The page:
After three weeks of beaches, island hopping and diving in Palawan we only wanted more, so we extended our visa for another month. I guess we’re already addicted to the Philippines!
We were looking forward to some more diving and many travellers we met had recommended Apo, a small island south of Negros Oriental. Apo island is one of Philippines best dive sites and is frequently rated among top 10 dive sites in the country. We were convinced, so after leaving Cebu using the classic Philippino travel combo; a tricycle, a bus, a ferry and a jeepney, we arrived in Dumagueta. With no planned accommodation in the concrete jungle of Dumaguete, we sat down at wi-fi café. We found a place to stay that we wanted to take a closer look at, but as we walked out we met a German expat, that recommended Bongo Bongo Divers, a dive resort located in the small coastal town called Dauin.
We decided to trust his advice and after a 20 min bus ride we arrived at Bongo Bongo divers in Dauin. Let me just say that it was the best decision ever! Sometimes taking spontaneous decisions leads you to hidden pearls and let met tell you why Bongo Bongo falls into that category.
Traditionally designed bungalows at Bongo Bongo dive resort
Papaya tree outside our bungalow
Freshly cut fruits every morning using the kitchen facilites
We fell in love with this place from day one. It’s a small, family run dive resort (Danish/Filipino) that seems to attract a fun, relaxed crowd. It doesn’t seem to be overly advertised and relies mostly on simple word of mouth.
They have traditional bamboo huts (fan or AC) with clean and comfy beds at a very reasonable price and offer complimentary mineral water, coffee and tea facilities in the common area as well as a shared open kitchen for self use.
The laid back setting in the common area is filled with lush green plants, hammocks and relaxing music. With a self-service bar filled with cold beer, this place is ideal for mingling with other guests and fellow divers.
The very popular hammock house!
Fresh fruits from the local market in Dauin
Bongo Bongo Homie
To cool off, just take a few steps outside from the resort and you find yourself on a beautiful secluded volcanic sand beach surrounded by one of the best kept marine sanctuaries in the Philippines.
Ready for a dive
Snorkeling in the reef outside Bongo Bongo
The snorkeling here is superb and full of marine life. But like us you’re probably in the area to dive or snorkel at Apo island, am I right?
Well, we can guarantee that diving at Apo island with Bongo Bongo Divers won’t disappoint. The boat takes off the coast outside the resort and you’re in Apo 45 minutes later. On the contrary, if you’re diving with one of the companies in Dumaguete, you’ll have to wake up during unholy hours to get to the pier early enough to allow for three dives in one day. Also, if you’re looking for staying at the Apo overnight (which we did and recommend), Bongo Bongo will drop you off after the dive, saving you the trouble and cost of getting a boat yourself.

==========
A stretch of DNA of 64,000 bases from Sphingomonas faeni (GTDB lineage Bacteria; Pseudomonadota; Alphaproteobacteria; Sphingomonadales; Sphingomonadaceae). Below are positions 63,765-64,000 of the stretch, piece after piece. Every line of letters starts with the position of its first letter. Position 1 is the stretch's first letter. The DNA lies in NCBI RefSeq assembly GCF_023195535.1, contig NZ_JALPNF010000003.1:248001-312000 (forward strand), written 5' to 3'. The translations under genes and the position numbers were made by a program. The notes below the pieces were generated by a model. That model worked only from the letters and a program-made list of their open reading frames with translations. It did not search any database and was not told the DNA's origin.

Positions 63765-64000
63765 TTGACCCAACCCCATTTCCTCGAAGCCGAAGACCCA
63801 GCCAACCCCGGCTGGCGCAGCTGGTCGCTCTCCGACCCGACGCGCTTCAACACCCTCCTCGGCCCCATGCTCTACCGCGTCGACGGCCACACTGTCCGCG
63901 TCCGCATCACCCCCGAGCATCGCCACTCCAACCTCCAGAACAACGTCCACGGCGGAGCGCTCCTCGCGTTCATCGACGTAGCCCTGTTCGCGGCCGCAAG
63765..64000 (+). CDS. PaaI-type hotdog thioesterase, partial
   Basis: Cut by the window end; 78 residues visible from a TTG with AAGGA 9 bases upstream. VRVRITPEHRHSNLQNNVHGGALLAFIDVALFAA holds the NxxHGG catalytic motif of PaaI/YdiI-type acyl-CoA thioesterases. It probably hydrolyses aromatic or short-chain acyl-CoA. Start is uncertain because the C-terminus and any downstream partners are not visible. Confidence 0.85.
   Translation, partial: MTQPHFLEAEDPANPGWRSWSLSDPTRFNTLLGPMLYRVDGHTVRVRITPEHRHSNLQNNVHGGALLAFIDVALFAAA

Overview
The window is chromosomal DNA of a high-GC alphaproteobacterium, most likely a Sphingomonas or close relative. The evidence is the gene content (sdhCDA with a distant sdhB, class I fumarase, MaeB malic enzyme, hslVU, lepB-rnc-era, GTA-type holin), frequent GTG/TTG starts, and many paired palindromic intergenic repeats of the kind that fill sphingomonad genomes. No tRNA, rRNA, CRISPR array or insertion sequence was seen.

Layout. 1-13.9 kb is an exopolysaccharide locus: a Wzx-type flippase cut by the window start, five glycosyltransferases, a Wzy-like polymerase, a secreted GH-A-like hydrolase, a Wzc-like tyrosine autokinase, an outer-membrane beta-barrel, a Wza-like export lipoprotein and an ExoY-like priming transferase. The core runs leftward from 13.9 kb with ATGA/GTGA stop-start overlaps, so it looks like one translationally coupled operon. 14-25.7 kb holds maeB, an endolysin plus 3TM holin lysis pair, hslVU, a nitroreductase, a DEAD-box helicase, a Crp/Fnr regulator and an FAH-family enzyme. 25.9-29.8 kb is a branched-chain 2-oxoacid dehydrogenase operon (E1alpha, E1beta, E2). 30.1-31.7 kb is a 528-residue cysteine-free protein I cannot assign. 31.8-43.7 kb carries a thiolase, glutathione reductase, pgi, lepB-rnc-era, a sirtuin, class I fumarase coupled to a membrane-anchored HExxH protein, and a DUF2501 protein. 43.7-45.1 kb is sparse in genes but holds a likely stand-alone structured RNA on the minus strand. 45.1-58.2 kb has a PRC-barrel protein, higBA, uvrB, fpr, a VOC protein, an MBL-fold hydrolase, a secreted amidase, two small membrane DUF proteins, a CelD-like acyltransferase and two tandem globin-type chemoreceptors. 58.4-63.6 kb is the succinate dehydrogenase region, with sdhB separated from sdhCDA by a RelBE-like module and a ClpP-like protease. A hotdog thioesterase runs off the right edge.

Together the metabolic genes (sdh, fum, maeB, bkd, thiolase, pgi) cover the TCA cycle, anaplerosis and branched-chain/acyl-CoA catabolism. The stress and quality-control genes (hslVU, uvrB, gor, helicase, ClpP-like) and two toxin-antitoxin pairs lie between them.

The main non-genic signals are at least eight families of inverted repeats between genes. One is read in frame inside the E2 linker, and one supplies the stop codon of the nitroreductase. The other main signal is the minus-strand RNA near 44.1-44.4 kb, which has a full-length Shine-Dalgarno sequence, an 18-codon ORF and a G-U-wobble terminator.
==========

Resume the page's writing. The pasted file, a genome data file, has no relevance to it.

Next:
Bongo Bongo Divers at apo island
As much as we liked staying at Apo, it isn’t a place to chill for a very long time; accommodation options are limited, electricity is only available between 6-10 pm and there is no running water. Unless you’re Tom Hanks in Castaway, 1-2 days should be enough to explore most of the island and snorkel with the human friendly turtles.
Close to Apo and Dumaguete, Dauin town is ideally located. Distances are easily walkable, the atmosphere is relaxed, it has a few good restaurants, a local market and lots of bakeries. Prices are cheap compared to other places we’ve visited so far in the Philippines since it isn’t overrun by tourism yet. If you’re getting too relaxed, you can always catch a 15 min bus or jeepney to Dumaguete, and do some shopping or see a movie at Robinsons Mall.
We were so in love with the atmosphere at Bongo Bongo that we finally decided to do our PADI Advanced Open Water dive course here. We met with Magnus, the co-owner of Bongo Bongo, and our dive instructor for the course. Originally from Denmark, he moved here 7 years ago, found love and decided to open up his own dive resort. We got along very well from the beginning; obviously since sarcasm and black humor runs deep in both Icelandic and Danish blood.
Hammock relaxing, while reading Padi Advanced
How to become a PADI Advanced Open Water certified diver?
If you already have your open water license it’s fairly easy to take the next step and become advanced. It opens up a lot more fun underwater and gives you the opportunity to fine-tune your skills, making diving much more enjoyable. There is no special test or exam you need to pass, so you don’t have to worry about failing. Also, no boring video session that needs to be covered. You simply choose 5 adventure dives, of which two are required; deep diving and underwater navigation.
Dive sites around Dauin, plenty to choose from!
The other three adventure dives are up to you and your instructor. Our picks were drift diving (as Apo offers a great drift opportunity), peak performance buoyancy and fish identification. There are many other options such as wreck diving, underwater photography, enriched air nitrox, night diving, underwater naturalist, dry suit diving and many more. For the course you get a textbook from PADI that goes into every adventure dive in detail. You’ll have to finish each chapter for your specific dives and answer a quick review in the end. After that and 5 adventure dives…voilà..you’re an Advance Open Water Diver, qualified to dive down to 30 meters!
Feeling comfy at 28m!
Our Experience – Advanced Open Water with Bongo Bongo Divers
Day 1 – Peak Performance Buoyancy and Underwater Navigation